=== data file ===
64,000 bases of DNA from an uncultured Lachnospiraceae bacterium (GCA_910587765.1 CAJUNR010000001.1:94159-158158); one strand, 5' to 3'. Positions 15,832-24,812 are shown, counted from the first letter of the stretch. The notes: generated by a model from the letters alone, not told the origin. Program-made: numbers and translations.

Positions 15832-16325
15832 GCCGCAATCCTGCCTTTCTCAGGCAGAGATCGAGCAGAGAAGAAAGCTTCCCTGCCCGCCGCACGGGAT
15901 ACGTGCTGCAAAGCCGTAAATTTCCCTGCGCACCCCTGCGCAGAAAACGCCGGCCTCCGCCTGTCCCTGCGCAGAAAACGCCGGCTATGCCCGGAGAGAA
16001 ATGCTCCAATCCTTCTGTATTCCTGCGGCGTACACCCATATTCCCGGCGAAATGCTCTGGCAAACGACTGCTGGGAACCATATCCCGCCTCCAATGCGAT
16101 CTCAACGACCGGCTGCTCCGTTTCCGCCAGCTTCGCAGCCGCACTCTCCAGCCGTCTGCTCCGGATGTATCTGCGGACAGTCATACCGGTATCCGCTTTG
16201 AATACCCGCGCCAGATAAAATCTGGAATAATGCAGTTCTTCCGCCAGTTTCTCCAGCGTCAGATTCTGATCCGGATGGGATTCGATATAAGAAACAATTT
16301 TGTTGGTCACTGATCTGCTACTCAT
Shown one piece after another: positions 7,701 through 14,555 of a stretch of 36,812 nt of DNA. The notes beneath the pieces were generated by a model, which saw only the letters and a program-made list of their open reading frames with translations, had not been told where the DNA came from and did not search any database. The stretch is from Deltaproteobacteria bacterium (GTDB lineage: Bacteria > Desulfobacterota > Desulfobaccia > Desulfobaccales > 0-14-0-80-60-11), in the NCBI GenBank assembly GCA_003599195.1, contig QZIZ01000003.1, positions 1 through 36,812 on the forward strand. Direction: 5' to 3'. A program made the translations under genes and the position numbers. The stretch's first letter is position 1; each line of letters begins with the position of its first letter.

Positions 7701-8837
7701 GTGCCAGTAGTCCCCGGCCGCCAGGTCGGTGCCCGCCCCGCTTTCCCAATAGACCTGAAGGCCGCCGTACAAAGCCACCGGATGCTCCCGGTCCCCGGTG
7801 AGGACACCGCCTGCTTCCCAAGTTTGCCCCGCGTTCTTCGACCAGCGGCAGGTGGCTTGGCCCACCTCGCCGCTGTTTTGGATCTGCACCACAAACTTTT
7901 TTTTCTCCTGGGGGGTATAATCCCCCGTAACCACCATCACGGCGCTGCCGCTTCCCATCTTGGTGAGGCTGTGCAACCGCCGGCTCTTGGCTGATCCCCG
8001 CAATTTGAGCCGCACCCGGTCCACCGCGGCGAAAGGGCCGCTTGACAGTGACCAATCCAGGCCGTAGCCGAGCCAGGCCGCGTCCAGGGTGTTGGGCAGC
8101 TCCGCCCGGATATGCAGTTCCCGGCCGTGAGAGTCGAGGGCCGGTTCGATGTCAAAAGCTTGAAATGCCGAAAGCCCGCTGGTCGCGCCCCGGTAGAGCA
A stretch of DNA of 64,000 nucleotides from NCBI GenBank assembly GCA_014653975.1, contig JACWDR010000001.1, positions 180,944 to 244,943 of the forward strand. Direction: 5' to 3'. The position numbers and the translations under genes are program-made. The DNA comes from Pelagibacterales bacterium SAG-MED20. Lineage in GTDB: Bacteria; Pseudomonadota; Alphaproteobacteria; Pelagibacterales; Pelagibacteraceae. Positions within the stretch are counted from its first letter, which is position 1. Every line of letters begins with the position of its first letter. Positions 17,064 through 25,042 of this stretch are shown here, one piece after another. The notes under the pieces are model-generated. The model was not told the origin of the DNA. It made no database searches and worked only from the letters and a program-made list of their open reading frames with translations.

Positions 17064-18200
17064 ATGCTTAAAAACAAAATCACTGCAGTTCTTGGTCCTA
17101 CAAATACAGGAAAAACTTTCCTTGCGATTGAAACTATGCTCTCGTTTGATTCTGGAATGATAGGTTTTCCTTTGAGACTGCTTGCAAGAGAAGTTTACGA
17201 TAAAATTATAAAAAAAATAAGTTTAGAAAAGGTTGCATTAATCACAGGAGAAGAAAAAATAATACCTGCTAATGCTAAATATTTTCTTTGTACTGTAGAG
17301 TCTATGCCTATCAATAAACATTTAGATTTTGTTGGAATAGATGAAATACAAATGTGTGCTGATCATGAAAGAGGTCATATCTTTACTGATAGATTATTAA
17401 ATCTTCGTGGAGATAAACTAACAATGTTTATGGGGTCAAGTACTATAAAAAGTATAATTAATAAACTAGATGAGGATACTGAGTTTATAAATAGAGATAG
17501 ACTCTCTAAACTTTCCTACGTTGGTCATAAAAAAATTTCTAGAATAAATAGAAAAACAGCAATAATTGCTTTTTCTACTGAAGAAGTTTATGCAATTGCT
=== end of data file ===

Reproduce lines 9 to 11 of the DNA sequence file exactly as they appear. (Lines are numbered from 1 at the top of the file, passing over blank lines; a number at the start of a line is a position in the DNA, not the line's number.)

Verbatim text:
Shown one piece after another: positions 7,701 through 14,555 of a stretch of 36,812 nt of DNA. The notes beneath the pieces were generated by a model, which saw only the letters and a program-made list of their open reading frames with translations, had not been told where the DNA came from and did not search any database. The stretch is from Deltaproteobacteria bacterium (GTDB lineage: Bacteria > Desulfobacterota > Desulfobaccia > Desulfobaccales > 0-14-0-80-60-11), in the NCBI GenBank assembly GCA_003599195.1, contig QZIZ01000003.1, positions 1 through 36,812 on the forward strand. Direction: 5' to 3'. A program made the translations under genes and the position numbers. The stretch's first letter is position 1; each line of letters begins with the position of its first letter.

Positions 7701-8837
7701 GTGCCAGTAGTCCCCGGCCGCCAGGTCGGTGCCCGCCCCGCTTTCCCAATAGACCTGAAGGCCGCCGTACAAAGCCACCGGATGCTCCCGGTCCCCGGTG